President Joe Biden has been giving a series of campaign-style speeches, touting the success of his economic policies, which he calls “Bidenomics,” and talking about his efforts to diversify the federal courts. But we found that some of his claims were wrong or imprecise.
FTX co-founder Sam Bankman-Fried was arrested in 2022 for allegedly defrauding customers by stealing billions of dollars for personal use, including nearly $38 million in political donations to Democrats. Online posts falsely claim the Biden administration has dropped all charges against Bankman-Fried. But he is under house arrest and awaiting trial.
It remains unknown how the virus that causes COVID-19 originated, but many scientists think a natural spillover is most likely. Online posts have cited unnamed sources to claim that scientists in Wuhan, China, were the first to get sick with COVID-19. But U.S. intelligence says the researchers’ symptoms were non-specific or inconsistent with COVID-19, and the information has no bearing on the origin of the pandemic.
In June 24 remarks, former President Donald Trump made misleading claims about the reach of the National Archives and Records Administration and the federal charges he is facing for allegedly retaining classified documents after he was no longer in office. Trump also made an unsubstantiated claim about President Joe Biden.
A Harvard University professor warned in 2018 that steps were needed over the next five years to reduce carbon pollution to preserve Arctic ice. Climate activist Greta Thunberg then shared a tweet that misquoted the professor. But recent social media posts have distorted Thunberg’s tweet to falsely claim she predicted human extinction by 2023.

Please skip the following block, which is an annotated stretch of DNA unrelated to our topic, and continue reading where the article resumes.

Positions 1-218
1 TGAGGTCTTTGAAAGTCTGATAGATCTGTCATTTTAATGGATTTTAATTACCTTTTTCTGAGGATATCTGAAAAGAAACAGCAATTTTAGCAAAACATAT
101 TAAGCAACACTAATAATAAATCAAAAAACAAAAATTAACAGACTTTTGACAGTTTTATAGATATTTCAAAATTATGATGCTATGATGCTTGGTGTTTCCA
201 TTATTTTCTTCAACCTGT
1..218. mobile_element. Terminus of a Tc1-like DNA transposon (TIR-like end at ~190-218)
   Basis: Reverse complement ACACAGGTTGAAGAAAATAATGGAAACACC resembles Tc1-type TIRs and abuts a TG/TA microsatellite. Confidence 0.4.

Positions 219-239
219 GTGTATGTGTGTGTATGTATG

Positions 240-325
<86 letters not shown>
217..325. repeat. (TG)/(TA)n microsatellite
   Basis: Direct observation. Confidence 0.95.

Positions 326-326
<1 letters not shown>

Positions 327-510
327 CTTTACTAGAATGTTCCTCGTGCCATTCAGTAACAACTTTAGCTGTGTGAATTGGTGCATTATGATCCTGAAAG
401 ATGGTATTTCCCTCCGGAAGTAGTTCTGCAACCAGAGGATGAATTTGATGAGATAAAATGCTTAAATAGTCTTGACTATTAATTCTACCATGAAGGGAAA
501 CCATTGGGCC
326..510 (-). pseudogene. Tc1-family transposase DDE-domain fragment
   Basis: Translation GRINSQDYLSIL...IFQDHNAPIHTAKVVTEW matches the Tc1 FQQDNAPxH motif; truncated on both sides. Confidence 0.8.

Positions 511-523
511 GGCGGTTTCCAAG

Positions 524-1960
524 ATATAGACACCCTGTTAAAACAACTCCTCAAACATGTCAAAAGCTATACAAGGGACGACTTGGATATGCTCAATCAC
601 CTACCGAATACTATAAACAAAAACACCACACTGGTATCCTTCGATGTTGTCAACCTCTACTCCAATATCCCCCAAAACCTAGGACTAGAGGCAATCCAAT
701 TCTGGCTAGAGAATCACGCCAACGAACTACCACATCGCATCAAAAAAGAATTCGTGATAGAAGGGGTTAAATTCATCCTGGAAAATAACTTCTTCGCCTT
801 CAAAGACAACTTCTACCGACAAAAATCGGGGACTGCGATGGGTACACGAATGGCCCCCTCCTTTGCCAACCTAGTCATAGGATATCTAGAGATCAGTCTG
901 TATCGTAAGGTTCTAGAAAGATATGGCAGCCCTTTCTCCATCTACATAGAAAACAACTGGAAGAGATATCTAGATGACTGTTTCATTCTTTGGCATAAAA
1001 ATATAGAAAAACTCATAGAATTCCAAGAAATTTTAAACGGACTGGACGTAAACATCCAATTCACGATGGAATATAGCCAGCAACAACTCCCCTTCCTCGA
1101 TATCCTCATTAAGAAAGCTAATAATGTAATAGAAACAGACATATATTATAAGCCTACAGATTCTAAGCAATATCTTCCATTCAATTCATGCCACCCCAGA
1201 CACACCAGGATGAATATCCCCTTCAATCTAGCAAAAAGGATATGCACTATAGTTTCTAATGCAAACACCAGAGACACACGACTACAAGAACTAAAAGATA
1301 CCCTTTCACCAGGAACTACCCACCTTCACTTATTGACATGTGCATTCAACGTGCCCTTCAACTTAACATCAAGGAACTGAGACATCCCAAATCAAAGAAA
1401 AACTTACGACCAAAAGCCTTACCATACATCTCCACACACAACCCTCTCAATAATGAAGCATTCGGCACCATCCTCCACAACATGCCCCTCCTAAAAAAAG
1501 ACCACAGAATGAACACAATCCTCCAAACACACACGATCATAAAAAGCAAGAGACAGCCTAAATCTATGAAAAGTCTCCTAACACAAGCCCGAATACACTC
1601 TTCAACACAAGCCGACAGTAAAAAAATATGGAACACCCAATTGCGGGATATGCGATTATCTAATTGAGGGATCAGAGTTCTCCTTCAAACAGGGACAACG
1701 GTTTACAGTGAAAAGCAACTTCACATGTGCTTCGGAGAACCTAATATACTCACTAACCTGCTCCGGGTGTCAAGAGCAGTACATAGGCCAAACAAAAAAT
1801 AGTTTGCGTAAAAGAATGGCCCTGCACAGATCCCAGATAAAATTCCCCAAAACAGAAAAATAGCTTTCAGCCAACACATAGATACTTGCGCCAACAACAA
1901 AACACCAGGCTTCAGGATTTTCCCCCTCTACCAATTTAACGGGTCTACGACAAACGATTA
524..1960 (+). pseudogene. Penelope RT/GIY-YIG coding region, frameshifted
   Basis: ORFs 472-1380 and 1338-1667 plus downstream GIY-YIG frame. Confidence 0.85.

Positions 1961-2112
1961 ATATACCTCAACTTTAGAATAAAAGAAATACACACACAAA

In a meeting with the Indian prime minister and CEOs of technology companies, President Joe Biden joked about Republican investigations into him and his family. “I sold a lot of state secrets and a lot of very important things,” he joked, and added, “Now, all kidding aside.” But a viral video has been misleadingly edited to omit Biden saying that he was joking.
Breast cancer in younger women has been increasing gradually in recent decades. But a social media post misrepresents case number projections for 2022 and 2023 to falsely claim they show a dramatic rise in early-onset breast cancer — and then baselessly ties its faulty comparisons to COVID-19 vaccines.
The Pentagon discovered accounting errors that overestimated how much it had spent on aid for Ukraine by $6.2 billion over two years. But social media posts misinterpreted the discovery to falsely claim the U.S. “lost” $6.2 billion or laundered money through Ukraine. The $6.2 billion will be added to future aid packages for Ukraine.
Recent research suggests that gender dysphoria is likely caused by a combination of factors, including hormone exposure before birth. But social media posts make the baseless claim that it could be caused by a vaccine containing DNA from an aborted fetus of the opposite sex. There is no scientific evidence for such a claim, experts said.